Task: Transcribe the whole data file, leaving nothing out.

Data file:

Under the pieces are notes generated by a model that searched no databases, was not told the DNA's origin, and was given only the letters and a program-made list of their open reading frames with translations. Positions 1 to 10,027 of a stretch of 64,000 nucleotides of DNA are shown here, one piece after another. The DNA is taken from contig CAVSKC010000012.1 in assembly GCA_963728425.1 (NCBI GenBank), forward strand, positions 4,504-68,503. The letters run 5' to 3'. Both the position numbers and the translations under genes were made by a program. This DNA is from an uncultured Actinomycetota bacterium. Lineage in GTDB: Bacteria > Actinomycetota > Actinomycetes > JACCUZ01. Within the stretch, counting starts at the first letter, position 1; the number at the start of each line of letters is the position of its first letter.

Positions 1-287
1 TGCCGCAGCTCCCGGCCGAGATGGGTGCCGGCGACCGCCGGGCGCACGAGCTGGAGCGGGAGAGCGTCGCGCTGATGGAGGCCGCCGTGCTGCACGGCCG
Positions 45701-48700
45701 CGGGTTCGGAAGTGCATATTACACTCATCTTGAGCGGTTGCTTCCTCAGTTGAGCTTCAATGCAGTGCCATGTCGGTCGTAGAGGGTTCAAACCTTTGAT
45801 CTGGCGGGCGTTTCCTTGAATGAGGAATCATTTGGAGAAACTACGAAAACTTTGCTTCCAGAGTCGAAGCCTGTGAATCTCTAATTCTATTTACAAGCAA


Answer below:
Under the pieces are notes generated by a model that searched no databases, was not told the DNA's origin, and was given only the letters and a program-made list of their open reading frames with translations. Positions 1 to 10,027 of a stretch of 64,000 nucleotides of DNA are shown here, one piece after another. The DNA is taken from contig CAVSKC010000012.1 in assembly GCA_963728425.1 (NCBI GenBank), forward strand, positions 4,504-68,503. The letters run 5' to 3'. Both the position numbers and the translations under genes were made by a program. This DNA is from an uncultured Actinomycetota bacterium. Lineage in GTDB: Bacteria > Actinomycetota > Actinomycetes > JACCUZ01. Within the stretch, counting starts at the first letter, position 1; the number at the start of each line of letters is the position of its first letter.

Positions 1-287
1 TGCCGCAGCTCCCGGCCGAGATGGGTGCCGGCGACCGCCGGGCGCACGAGCTGGAGCGGGAGAGCGTCGCGCTGATGGAGGCCGCCGTGCTGCACGGCCG
Positions 45701-48700
45701 CGGGTTCGGAAGTGCATATTACACTCATCTTGAGCGGTTGCTTCCTCAGTTGAGCTTCAATGCAGTGCCATGTCGGTCGTAGAGGGTTCAAACCTTTGAT
45801 CTGGCGGGCGTTTCCTTGAATGAGGAATCATTTGGAGAAACTACGAAAACTTTGCTTCCAGAGTCGAAGCCTGTGAATCTCTAATTCTATTTACAAGCAA